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Thursday, May 19, 2022

Scary Monsters by Michelle de Kretser review – anger, alarm and satirical glee | Fiction

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Michelle de Kretser’s slyly intelligent sixth novel pairs two first-person narratives. One takes place in a dystopian near-future Melbourne, where Lyle, an immigrant father of two, is employed by the state to write sinister-sounding “evaluations” nominating fellow migrants for arrest and repatriation; the other half of the book is set in 1981 and follows Lili, a 22-year-old Australian working as a teaching assistant in France, prior to postgraduate literary study in Oxford. It’s typical of De Kretser’s sophistication that she leaves the link between these narratives entirely up to you – even the order in which they are to be read is left to the individual reader, given the book’s reversible, Kindle-defying two-way design.

I plunged straight into Lili’s intimately conversational reminiscence of running with a circle of young Europeans attached to her Montpellier lycée, in particular Minna, who takes a year out of art school in London to tag along with her boyfriend Nick. Lili struggles for cash, has problems with her landlord and neighbour, and faces everyday racism (her family emigrated to Australia from Asia, like De Kretser, who was born in Sri Lanka). She can’t help but fall for Minna and Nick’s rackety aura of entitled glamour, not least when she learns that Nick is at work on a novel, something it never occurred to her she could do, even as an aspiring scholar under the spell of Simone de Beauvoir.

As the three knock around together, Lili’s story unfolds as a coming-of-age vignette portraying the lonely restlessness of unfocused sexual desire and shapeless creative ambition. Regular moments of comedy erupt, especially when Lili joins Minna en route to Italy to visit John Berger’s mistress (apparently an acquaintance of Minna’s mother), where various mid-trip lunch options are rejected as bourgeois until Minna alights on a suitably authentic workers’ restaurant, only to balk at what’s on the menu. Yet there’s steel, too, in De Kretser’s portrait of the chilly welcome Lili receives having arrived into the bosom of the western culture that has defined her intellectual interests.

When Lili’s section ends in a moment of collective rapture at the election of François Mitterrand’s socialist party, there’s an immediate shift in tone for the reader, who then turns the book 180 degrees to begin the plottier, more urgent thread set in Lyle’s Australia. Here there are hoverboards, yes, but three-figure-factor sun cream is the norm, much of Sydney is underwater and Islamic worship is banned as a terrorist activity under a suite of laws targeting minorities.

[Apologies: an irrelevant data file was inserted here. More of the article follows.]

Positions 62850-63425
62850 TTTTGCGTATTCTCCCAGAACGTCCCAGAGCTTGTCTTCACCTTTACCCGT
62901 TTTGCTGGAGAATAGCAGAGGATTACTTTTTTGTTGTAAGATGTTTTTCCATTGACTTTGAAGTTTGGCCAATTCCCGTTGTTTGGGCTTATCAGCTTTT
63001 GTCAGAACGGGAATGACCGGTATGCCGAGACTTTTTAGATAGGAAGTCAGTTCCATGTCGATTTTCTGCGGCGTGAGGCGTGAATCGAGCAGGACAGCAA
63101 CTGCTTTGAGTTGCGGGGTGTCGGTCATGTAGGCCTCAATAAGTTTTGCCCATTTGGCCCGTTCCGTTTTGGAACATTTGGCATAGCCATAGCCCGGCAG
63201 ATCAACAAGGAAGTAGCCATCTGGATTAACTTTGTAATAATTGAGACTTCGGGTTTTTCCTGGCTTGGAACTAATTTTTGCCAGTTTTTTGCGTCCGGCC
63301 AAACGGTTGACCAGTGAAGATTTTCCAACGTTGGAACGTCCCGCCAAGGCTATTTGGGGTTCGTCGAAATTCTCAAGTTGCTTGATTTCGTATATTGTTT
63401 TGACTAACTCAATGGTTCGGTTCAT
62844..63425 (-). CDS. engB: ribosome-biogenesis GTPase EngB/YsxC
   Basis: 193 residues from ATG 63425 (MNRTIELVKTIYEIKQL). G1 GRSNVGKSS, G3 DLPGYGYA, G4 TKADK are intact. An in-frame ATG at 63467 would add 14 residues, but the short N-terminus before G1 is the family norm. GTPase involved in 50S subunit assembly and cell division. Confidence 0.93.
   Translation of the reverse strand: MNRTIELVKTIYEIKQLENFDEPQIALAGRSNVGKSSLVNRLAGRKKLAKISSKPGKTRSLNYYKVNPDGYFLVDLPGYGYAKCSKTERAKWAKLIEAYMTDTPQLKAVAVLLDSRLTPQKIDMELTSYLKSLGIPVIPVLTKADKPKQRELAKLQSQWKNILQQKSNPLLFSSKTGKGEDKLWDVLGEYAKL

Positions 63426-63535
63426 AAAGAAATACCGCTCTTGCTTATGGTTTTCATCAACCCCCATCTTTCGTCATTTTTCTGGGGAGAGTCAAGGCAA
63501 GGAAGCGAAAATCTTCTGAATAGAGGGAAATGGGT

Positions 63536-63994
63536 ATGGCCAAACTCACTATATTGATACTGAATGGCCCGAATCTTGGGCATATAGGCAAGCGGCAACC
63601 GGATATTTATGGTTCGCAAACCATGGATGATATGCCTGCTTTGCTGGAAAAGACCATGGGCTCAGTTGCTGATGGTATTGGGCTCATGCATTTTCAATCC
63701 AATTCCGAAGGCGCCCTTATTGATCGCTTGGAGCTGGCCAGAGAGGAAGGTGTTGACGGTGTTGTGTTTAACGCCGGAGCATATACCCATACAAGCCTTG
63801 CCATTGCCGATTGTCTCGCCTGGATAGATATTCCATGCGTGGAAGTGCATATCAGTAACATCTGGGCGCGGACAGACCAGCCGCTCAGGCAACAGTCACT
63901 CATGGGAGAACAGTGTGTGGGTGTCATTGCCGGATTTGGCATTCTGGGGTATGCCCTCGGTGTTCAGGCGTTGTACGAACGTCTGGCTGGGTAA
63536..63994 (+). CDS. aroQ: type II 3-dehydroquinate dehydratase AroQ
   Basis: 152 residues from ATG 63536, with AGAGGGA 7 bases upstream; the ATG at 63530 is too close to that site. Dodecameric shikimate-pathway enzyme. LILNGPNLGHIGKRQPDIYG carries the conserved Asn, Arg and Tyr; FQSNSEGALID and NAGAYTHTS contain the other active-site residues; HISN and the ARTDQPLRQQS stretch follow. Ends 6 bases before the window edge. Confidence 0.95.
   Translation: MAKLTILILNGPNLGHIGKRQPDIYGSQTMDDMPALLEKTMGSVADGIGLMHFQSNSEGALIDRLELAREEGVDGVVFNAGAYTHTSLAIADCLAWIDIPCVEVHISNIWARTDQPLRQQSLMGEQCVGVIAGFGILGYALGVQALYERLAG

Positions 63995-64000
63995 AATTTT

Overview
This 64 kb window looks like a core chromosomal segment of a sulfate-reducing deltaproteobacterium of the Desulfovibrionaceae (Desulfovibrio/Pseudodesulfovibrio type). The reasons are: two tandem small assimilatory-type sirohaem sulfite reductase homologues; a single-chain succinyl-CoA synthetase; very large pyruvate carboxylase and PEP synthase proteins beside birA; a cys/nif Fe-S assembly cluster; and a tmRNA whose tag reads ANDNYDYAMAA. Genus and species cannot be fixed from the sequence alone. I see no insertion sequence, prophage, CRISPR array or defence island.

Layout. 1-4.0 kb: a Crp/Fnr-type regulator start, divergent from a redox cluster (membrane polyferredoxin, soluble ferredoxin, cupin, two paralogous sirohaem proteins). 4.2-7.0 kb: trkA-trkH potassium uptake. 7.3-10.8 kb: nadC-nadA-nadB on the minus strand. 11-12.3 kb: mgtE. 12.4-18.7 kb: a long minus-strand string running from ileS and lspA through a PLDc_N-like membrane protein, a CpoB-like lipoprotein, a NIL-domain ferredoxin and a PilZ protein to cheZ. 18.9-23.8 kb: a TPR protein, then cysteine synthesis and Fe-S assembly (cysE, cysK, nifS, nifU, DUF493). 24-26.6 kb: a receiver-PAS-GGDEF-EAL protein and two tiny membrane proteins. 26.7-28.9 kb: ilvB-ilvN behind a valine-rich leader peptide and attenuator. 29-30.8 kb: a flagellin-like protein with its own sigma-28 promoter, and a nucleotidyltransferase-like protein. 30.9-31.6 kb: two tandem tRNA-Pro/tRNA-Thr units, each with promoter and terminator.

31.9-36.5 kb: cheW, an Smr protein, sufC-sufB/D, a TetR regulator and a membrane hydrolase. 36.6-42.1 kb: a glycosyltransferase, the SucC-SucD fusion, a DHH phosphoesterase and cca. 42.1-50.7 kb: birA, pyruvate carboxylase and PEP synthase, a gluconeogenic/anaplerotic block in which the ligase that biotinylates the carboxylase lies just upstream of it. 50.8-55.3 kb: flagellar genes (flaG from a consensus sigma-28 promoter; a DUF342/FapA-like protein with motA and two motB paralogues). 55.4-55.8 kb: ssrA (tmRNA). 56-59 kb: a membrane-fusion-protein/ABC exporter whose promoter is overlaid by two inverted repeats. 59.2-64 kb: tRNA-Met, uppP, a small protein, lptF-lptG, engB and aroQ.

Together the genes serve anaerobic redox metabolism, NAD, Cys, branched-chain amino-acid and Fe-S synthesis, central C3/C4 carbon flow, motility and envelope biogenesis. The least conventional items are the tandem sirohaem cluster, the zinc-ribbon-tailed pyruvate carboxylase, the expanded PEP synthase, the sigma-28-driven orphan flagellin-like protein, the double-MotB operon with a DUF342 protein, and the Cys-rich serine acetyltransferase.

As a civil servant who is also a migrant, Lyle recognises that he’s a hair’s breadth from falling foul of the authoritarian powers he helps enforce. When he speaks of a wind that “cuts as if it’s factory-fresh from Gillette”, it’s a mark of De Kretser’s cleverness just how psychologically acute the line feels, almost as if Lyle is trying too hard to signal his buy-in in order to pass without attracting suspicion.

The plot turns on cranked-up domestic strife, as Lyle’s go-getting wife sets out to exploit recent euthanasia legislation to kill off his mother and liquidate her assets to move to a new area better suited to the circles they aspire to. There’s an affinity here with the type of story found in George Saunders’s Tenth of December, whose speakers unwittingly reveal the disturbing norms they have assimilated without question. Much of the energy comes from the way De Kretser lets us piece together the precise nature of her climate-ravaged hellscape, as when Lyle speaks casually of prepping his cattle prod before walking to his car at night.

De Kretser’s previous novel, 2018’s The Life to Come, also comprised discrete segments, and as in that book, there’s a certain riddling quality here. While the doomy tendency of Lyle’s segment all but snuffs out the heady sense of possibility captured in Lili’s thread, the book’s overriding sense of anger and alarm also mingles with satirical glee. Even if she obviously has the apocalyptic drift of the present in sight, De Kretser passes on to the reader the inescapable feeling that she’s also having fun, in this engaging amalgam of lament and warning shot.



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